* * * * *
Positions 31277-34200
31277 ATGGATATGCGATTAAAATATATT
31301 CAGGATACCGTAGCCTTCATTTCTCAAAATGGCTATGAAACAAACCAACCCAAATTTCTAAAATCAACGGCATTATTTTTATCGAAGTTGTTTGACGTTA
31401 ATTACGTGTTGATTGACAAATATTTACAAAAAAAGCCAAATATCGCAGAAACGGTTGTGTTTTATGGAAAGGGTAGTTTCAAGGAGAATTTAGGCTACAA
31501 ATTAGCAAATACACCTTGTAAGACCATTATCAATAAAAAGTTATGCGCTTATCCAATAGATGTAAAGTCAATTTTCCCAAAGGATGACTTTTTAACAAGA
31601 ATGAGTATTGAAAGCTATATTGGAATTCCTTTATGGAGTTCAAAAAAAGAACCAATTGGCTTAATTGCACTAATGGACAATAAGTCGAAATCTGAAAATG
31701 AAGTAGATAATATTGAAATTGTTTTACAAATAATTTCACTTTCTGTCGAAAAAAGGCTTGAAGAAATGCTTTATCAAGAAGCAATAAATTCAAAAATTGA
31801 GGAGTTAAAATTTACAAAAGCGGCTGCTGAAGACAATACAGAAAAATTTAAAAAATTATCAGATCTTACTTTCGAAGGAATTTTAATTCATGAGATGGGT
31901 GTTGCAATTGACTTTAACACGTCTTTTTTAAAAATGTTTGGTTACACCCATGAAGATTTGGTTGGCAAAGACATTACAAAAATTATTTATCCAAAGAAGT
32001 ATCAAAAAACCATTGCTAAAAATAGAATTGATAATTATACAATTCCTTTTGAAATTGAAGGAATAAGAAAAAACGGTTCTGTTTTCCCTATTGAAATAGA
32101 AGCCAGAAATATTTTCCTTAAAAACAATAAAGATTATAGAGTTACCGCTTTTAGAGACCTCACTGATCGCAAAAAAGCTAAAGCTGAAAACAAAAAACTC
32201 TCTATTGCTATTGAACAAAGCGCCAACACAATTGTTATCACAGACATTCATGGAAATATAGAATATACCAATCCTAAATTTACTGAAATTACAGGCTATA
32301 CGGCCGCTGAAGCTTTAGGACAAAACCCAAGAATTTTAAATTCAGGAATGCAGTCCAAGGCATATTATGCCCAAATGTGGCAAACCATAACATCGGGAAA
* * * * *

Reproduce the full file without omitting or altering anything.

Positions 31277-34200
31277 ATGGATATGCGATTAAAATATATT
31301 CAGGATACCGTAGCCTTCATTTCTCAAAATGGCTATGAAACAAACCAACCCAAATTTCTAAAATCAACGGCATTATTTTTATCGAAGTTGTTTGACGTTA
31401 ATTACGTGTTGATTGACAAATATTTACAAAAAAAGCCAAATATCGCAGAAACGGTTGTGTTTTATGGAAAGGGTAGTTTCAAGGAGAATTTAGGCTACAA
31501 ATTAGCAAATACACCTTGTAAGACCATTATCAATAAAAAGTTATGCGCTTATCCAATAGATGTAAAGTCAATTTTCCCAAAGGATGACTTTTTAACAAGA
31601 ATGAGTATTGAAAGCTATATTGGAATTCCTTTATGGAGTTCAAAAAAAGAACCAATTGGCTTAATTGCACTAATGGACAATAAGTCGAAATCTGAAAATG
31701 AAGTAGATAATATTGAAATTGTTTTACAAATAATTTCACTTTCTGTCGAAAAAAGGCTTGAAGAAATGCTTTATCAAGAAGCAATAAATTCAAAAATTGA
31801 GGAGTTAAAATTTACAAAAGCGGCTGCTGAAGACAATACAGAAAAATTTAAAAAATTATCAGATCTTACTTTCGAAGGAATTTTAATTCATGAGATGGGT
31901 GTTGCAATTGACTTTAACACGTCTTTTTTAAAAATGTTTGGTTACACCCATGAAGATTTGGTTGGCAAAGACATTACAAAAATTATTTATCCAAAGAAGT
32001 ATCAAAAAACCATTGCTAAAAATAGAATTGATAATTATACAATTCCTTTTGAAATTGAAGGAATAAGAAAAAACGGTTCTGTTTTCCCTATTGAAATAGA
32101 AGCCAGAAATATTTTCCTTAAAAACAATAAAGATTATAGAGTTACCGCTTTTAGAGACCTCACTGATCGCAAAAAAGCTAAAGCTGAAAACAAAAAACTC
32201 TCTATTGCTATTGAACAAAGCGCCAACACAATTGTTATCACAGACATTCATGGAAATATAGAATATACCAATCCTAAATTTACTGAAATTACAGGCTATA
32301 CGGCCGCTGAAGCTTTAGGACAAAACCCAAGAATTTTAAATTCAGGAATGCAGTCCAAGGCATATTATGCCCAAATGTGGCAAACCATAACATCGGGAAA